Not surprisingly, there is resistance to this process, and for several reasons, including the source of anger in the first placefear. To admit to an anger problem is to admit fallibility, often perceived as weakness, and many people are afraid to admit weakness, believing that it makes them vulnerable. Simply accepting that all humans, self included, are fallible can relieve much of the fear that fuels anger.
Another reason people stay angry is for the physical and emotional rush that anger produces. Anger gives the illusion of power and control, of being untouchable, therefore safe from hurt and pain. Anger justifies the thoughts, feelings, and actions it uses to express itself, even when those actions hurt innocents. Anger protects from uncomfortable feelings and situations and provides a means to achieve whatever is desired. Anger can become addictive, so that a person actually craves the rush, and the feeling of power and control.
For some individuals, it is simply easier to remain angry. Learning to manage anger is hard work, requiring an honest and determined desire for change and a willingness to keep trying no matter what. Practicing new responses to fearful situations demands self-discipline and self-control and often these skills must be learned in conjunction with the anger management process. These changes do not happen quickly, but the battle can be won and the rewards are worth the struggle.
1. Identify that you are angry. Anger is normal, everyone experiences.
2. Accept responsibility for your anger. Something else may have triggered it, but the anger is yours and what you do with it, is your choice.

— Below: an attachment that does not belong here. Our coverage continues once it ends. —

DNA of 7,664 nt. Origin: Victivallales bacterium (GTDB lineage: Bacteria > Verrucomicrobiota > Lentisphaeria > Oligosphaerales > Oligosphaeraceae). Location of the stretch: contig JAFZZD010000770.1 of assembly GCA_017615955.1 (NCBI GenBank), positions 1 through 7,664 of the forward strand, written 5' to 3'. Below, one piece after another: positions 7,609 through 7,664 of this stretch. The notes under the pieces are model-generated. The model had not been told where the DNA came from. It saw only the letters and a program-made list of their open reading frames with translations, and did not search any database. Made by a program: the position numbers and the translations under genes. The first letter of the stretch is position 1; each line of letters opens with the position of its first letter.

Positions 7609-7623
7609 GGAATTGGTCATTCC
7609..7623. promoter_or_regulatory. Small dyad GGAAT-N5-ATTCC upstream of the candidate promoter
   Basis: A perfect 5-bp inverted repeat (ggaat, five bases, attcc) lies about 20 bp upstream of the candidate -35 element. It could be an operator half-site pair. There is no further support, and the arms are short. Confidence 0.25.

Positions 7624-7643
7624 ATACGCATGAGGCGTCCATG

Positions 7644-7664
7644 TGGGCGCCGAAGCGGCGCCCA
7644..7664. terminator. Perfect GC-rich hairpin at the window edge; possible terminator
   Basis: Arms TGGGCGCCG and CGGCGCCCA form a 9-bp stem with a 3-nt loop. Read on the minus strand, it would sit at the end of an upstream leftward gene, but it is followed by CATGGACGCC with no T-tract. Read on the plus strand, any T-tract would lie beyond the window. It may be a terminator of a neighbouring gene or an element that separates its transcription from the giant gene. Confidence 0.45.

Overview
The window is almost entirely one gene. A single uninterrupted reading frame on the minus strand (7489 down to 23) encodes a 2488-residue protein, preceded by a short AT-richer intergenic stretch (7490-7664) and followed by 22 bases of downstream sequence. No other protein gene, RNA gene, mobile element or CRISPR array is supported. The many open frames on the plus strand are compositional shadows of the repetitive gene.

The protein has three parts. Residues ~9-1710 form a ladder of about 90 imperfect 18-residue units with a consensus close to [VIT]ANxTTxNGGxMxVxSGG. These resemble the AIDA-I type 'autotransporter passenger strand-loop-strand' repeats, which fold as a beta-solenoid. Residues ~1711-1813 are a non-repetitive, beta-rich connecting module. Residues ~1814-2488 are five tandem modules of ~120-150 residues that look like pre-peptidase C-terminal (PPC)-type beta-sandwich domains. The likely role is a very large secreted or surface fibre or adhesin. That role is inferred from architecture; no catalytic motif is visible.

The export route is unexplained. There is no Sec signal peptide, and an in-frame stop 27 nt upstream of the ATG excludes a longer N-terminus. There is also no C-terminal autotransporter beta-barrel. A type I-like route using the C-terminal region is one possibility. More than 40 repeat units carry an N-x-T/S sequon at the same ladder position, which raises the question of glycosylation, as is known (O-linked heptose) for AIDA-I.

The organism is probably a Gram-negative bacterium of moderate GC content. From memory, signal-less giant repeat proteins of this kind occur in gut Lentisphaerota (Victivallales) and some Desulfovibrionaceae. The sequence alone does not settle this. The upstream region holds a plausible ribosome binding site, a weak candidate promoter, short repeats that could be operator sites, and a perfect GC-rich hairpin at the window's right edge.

3. Learn ways to discharge the angry energy.
a. Choose an image, word or phrase that interrupts the angry thoughts. Example: Think of the angriest, meanest person you know and picture yourself acting like thatwhich you probably will be if you dont control your anger.
b. Separate yourself from the present situation, physically if possible, but always emotionally. Counting to ten or counting backwards from one hundred can help. Imagining yourself as an observer, instead of a participant, helps put the situation into perspective. Remember that anger is based in fear; as an observer, nothing in the situation personally threatens you.
c. Stay calm. Stay calm. Stay calm. Anger escalates anger. If you threaten me, I will need to defend myself, then I become a threat to you, and since we are both in danger, neither can back down. A soft answer really does turn away wrath (Proverbs 15:1).
d. Sometimes anger will dissipate quickly, but often it lingers like embers in a fire, ready to flare up at the slightest provocation. Talking about the situation may help if you focus on yourself. Badmouthing, blaming, and justifying will only make you angrier. Laughter dissipates anger; so does positive physical exercise. Keep in mind that negative energy creates negative energy, so abusing something or someone is not usually beneficial to your overall program.
e. The final step is forgiveness. Forgive yourself, forgive others, forgive God, forgive the universe. It isnt easy, but if your goal is true peace of mind, true control of your anger and your life, it is necessary. Anything you fear has the power to make you angry. Hate and bitterness are remembrances of past wrongs enhanced by the fear that they will happen again. Think good thoughts about people and the world and there will be no room in your heart or mind for anger.